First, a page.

• Appeal to a business’s bottom line

Conference participants agreed that programs that appeal only to corporate social responsibility, rather than to a business’s bottom line, are less sustainable. Most critical for implementers is speaking the language of “business benefit,” and articulating the benefits of partnership in terms of tangible business value. In addition to productivity improvements resulting from well-trained workers, other “bottom-line benefits” may include:

  • Lowering recruiting costs and improving retention: Particularly where labor market exchange and information is under-developed, youth workforce development programs may be the best option for businesses to access well-qualified new employees. ManpowerGroup has estimated that companies can save up to 10 percent of an employee’s first-year salary costs by partnering with EFE Foundation on advertising, recruiting, screening and interviewing.
  • Creating positive public relations: Wherever they are ultimately employed, former interns constitute a cadre of goodwill “ambassadors” who are generally grateful for the entrée in to the labor market provided by host companies. Participation may also improve companies’ relationships with government.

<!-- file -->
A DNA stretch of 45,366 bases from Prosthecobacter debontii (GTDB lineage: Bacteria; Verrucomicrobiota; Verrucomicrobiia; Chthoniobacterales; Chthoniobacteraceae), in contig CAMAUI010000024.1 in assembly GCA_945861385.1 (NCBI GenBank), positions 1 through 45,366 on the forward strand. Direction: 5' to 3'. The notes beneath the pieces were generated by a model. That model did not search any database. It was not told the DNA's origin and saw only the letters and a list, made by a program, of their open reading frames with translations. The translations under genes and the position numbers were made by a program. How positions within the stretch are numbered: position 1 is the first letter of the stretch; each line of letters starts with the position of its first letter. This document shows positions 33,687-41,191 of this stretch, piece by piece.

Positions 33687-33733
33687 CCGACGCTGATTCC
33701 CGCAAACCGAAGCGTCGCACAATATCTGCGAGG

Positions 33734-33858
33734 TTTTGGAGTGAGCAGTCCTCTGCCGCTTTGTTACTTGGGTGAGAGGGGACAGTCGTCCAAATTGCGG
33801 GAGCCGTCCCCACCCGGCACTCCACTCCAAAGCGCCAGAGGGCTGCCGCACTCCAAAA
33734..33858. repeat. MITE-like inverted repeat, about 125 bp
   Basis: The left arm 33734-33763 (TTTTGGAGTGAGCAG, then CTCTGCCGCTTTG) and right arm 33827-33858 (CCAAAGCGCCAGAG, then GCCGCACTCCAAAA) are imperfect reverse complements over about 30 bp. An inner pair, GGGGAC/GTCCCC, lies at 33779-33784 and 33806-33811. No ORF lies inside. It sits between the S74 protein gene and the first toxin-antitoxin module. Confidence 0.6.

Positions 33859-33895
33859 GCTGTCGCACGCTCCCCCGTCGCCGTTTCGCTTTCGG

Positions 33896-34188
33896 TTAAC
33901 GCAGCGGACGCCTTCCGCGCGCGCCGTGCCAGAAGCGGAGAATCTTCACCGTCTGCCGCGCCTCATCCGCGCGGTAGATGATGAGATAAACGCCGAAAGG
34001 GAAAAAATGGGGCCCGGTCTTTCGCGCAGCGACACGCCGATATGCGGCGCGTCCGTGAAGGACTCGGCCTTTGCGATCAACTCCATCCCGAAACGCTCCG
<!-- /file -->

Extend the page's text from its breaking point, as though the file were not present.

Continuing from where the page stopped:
• Harnessing Technology: Businesses report benefitting from youth’s familiarity and high comfort level with new technologies, particularly social media and ecommerce.
  • Formalizing Human Resources Function(s): Small businesses often do not have well-defined human resources procedures. Workforce development partnerships can provide expertise in defining job descriptions, career paths, and formalizing and improving their recruiting and human resources functions generally.
  • Reduce the cost and risk of partnership by providing supporting information and resources

Because many businesses are unfamiliar with internships and other youth engagement, implementers can offer related services to reduce businesses’ direct and indirect costs of participation, and increase probability of business and learner success and satisfaction. For example, the El Salvador’s Joven 360 program created an “internship toolkit,”1 a turnkey solution that defines 25 internship profiles in five areas: Human Resources; Production, Operations and Logistics; Sales and Marketing; Information Technology; and Finance. For example, in Human Resources, projects include evaluating staff training needs and creating training manuals. In Sales and Marketing, one profile has interns evaluate the impact of, and/or design campaigns, using social media. These are standardized project ideas include work plans, management guides, and monitoring tools to minimize employers’ internship management burden and reduce uncertainty: